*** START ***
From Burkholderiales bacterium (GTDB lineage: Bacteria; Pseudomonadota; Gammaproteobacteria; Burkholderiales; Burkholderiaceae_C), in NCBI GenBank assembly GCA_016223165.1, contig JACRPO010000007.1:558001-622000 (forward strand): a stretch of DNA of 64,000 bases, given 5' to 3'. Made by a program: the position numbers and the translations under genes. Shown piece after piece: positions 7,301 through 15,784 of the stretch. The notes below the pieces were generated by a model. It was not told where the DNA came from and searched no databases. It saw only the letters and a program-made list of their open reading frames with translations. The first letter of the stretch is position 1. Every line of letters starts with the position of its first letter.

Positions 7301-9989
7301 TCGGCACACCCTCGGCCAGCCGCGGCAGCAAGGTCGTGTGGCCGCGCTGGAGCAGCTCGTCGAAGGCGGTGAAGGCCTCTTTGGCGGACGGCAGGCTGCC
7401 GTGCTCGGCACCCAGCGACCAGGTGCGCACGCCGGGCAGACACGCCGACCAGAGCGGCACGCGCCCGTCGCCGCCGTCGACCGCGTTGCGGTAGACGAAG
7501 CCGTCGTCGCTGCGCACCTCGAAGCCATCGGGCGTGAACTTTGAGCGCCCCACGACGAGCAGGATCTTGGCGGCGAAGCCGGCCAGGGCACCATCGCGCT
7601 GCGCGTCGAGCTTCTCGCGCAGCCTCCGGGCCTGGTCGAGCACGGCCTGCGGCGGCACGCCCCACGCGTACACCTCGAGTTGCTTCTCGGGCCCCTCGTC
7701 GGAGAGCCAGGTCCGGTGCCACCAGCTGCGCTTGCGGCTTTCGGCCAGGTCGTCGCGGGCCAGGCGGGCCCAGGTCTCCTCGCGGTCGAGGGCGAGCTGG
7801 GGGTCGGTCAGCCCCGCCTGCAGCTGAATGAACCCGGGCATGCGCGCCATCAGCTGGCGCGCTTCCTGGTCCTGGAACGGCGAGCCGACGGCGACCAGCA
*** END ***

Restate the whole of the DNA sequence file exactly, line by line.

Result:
From Burkholderiales bacterium (GTDB lineage: Bacteria; Pseudomonadota; Gammaproteobacteria; Burkholderiales; Burkholderiaceae_C), in NCBI GenBank assembly GCA_016223165.1, contig JACRPO010000007.1:558001-622000 (forward strand): a stretch of DNA of 64,000 bases, given 5' to 3'. Made by a program: the position numbers and the translations under genes. Shown piece after piece: positions 7,301 through 15,784 of the stretch. The notes below the pieces were generated by a model. It was not told where the DNA came from and searched no databases. It saw only the letters and a program-made list of their open reading frames with translations. The first letter of the stretch is position 1. Every line of letters starts with the position of its first letter.

Positions 7301-9989
7301 TCGGCACACCCTCGGCCAGCCGCGGCAGCAAGGTCGTGTGGCCGCGCTGGAGCAGCTCGTCGAAGGCGGTGAAGGCCTCTTTGGCGGACGGCAGGCTGCC
7401 GTGCTCGGCACCCAGCGACCAGGTGCGCACGCCGGGCAGACACGCCGACCAGAGCGGCACGCGCCCGTCGCCGCCGTCGACCGCGTTGCGGTAGACGAAG
7501 CCGTCGTCGCTGCGCACCTCGAAGCCATCGGGCGTGAACTTTGAGCGCCCCACGACGAGCAGGATCTTGGCGGCGAAGCCGGCCAGGGCACCATCGCGCT
7601 GCGCGTCGAGCTTCTCGCGCAGCCTCCGGGCCTGGTCGAGCACGGCCTGCGGCGGCACGCCCCACGCGTACACCTCGAGTTGCTTCTCGGGCCCCTCGTC
7701 GGAGAGCCAGGTCCGGTGCCACCAGCTGCGCTTGCGGCTTTCGGCCAGGTCGTCGCGGGCCAGGCGGGCCCAGGTCTCCTCGCGGTCGAGGGCGAGCTGG
7801 GGGTCGGTCAGCCCCGCCTGCAGCTGAATGAACCCGGGCATGCGCGCCATCAGCTGGCGCGCTTCCTGGTCCTGGAACGGCGAGCCGACGGCGACCAGCA